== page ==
What Determines the Value of Your Network?
Updated: Mar 31
The ultimate value of your network is determined by how useful it is in service to what you are trying to get done. Simple, right?
There is a great deal embedded within that statement though. It makes two big assumptions:
You know what your network can help you achieve
You know how to use it
Those assumptions are easier said than done.
As you think about the value of your network and what it can do, there are three main characteristics to consider:
Ease of connecting
This is by far the simplest measure of a network. It is very easy to take a look at LinkedIn and know how many people you are connected to (the depth of those connections notwithstanding). When thinking outside of human networks, Metcalfe's Law states that the value of a telecommunications network is proportional to the square of the number of connected users of the system. In short, the value of the network goes up quickly with every added connection. This implies that more is better - which is definitely true in telecommunications. Owning the first fax machine, email address, or twitter account did little for you until there were a lot more connections available within those networks. When we think about human networks, size is interesting, but insufficient to think about your network’s value. It says little about our assumption of what your network can help you achieve or how to put your network into use.
If we think about each personal connection in your network as a distinct node with the myriad characteristics of a human being, we begin to understand that not all nodes are created equal. Some of these nodes may have highly specialized knowledge or may know a wide range of people you do not know. If theoretical physics is something you need to know more about, a PhD in this area is likely to be much more useful than a liberal art undergraduate. Quality is at least in part dependent on the subject you are interested in at a given point in time. If you cannot easily discern that nodes quality or connect with them, their quality becomes less important.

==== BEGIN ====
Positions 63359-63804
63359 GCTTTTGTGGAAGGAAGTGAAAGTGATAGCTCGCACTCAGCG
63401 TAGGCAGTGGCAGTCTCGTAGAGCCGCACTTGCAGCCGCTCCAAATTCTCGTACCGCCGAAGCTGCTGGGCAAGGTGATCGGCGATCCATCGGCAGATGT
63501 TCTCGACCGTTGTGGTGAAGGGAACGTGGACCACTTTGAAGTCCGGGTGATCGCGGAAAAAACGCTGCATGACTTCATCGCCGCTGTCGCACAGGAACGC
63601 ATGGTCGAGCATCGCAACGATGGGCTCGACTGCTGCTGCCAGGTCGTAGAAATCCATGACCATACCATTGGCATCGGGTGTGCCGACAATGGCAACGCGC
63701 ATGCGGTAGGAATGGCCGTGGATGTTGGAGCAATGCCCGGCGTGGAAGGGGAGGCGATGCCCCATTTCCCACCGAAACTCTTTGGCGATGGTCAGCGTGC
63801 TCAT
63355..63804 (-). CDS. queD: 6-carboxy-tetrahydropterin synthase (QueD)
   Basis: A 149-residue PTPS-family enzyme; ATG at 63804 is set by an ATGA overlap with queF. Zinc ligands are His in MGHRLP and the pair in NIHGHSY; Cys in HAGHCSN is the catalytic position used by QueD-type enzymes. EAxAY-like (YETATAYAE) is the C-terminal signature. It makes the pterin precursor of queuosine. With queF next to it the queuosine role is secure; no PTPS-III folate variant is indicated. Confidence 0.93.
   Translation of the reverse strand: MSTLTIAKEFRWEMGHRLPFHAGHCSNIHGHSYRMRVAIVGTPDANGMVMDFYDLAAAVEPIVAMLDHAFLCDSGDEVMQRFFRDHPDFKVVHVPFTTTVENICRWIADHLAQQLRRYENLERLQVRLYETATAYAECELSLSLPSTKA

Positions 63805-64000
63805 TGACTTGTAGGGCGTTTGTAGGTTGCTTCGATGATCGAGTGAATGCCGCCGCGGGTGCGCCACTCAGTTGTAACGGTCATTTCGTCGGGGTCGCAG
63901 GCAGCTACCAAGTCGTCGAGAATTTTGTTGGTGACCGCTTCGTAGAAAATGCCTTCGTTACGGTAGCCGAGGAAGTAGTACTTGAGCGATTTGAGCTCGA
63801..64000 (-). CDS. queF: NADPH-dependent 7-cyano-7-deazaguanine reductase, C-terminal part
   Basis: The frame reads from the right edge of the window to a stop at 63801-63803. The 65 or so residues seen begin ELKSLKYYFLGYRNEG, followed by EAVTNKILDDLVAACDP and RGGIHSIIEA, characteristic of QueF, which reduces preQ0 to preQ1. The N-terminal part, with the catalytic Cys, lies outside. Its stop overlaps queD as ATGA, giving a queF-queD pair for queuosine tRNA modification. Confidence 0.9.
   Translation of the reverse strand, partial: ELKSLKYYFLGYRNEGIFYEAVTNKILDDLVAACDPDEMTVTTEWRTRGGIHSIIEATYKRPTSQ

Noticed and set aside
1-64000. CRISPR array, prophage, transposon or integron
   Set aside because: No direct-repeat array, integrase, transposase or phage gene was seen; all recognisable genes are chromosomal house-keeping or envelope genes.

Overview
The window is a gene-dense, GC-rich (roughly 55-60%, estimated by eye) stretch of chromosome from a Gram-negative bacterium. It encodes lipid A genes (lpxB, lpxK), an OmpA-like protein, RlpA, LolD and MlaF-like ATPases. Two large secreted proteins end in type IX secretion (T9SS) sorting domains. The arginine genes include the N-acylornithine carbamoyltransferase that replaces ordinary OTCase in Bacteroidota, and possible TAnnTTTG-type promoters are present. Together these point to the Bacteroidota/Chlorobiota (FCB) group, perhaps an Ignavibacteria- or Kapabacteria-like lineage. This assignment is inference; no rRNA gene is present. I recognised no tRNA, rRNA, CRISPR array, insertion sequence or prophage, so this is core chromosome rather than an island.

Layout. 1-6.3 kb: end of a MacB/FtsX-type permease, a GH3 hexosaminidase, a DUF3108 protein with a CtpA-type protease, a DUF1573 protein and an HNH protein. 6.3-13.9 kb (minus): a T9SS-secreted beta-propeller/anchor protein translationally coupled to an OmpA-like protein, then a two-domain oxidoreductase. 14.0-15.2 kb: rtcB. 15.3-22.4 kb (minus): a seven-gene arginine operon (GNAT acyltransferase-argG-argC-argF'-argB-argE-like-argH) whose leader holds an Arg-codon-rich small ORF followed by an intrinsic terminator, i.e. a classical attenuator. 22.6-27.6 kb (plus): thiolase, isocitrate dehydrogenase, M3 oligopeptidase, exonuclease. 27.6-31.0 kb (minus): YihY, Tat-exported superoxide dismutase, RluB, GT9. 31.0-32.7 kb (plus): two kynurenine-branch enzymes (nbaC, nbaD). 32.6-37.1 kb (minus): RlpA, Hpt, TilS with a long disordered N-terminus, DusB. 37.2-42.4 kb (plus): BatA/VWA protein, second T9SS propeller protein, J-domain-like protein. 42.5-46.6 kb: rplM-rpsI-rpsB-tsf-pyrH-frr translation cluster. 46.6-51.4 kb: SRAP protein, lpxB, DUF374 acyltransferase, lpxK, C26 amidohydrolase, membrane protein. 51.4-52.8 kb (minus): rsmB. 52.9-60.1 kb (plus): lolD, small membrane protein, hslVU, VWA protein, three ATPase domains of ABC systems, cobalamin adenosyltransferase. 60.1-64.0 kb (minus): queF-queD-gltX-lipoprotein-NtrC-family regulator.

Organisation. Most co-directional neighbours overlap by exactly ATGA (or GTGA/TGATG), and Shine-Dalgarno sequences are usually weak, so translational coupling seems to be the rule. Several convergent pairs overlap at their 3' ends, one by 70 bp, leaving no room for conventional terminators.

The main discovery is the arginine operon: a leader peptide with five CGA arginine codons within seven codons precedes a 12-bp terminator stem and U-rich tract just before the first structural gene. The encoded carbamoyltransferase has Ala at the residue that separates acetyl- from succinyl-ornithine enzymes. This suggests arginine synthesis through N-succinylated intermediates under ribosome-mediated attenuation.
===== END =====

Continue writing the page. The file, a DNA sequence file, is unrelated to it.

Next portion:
Ease of Connecting
Your ability to connect to the high quality nodes in your network is dependent on a few critical enablers:
Mode of Communication (i.e. technology): Is there an easy way to connect to them? Is it as simple as picking up the phone and reaching out? Do you have to schedule an appointment to get together over Zoom? Or is a quick text good enough?
Receptivity to connecting: Is the person willing or able to connect? Do they find value in connecting
Communication behavior: Can the context of why you are connecting be understood?
Your Network’s Value
The value of your network is not easy to quantify, but building, maintaining, and nurturing your network is a critical element to enable the success of you and your business. Our undertaking at AFN is to enable leaders to utilize their network to create new opportunities.
What your network can help you achieve at any given time is dependent on needs that change quickly. Thus, diversity across industries, geographies, and experience increases the potential of achieving more.
Finding important knowledge and engaging in an environment to share that knowledge for mutual benefit enables that knowledge to be put to use.
AFN is deliberately to drive success and optimize on the size, quality, and ease of communication in the network. Your problem set will change, but your network exists to help you be resilient in the face of that change and find advantage in it.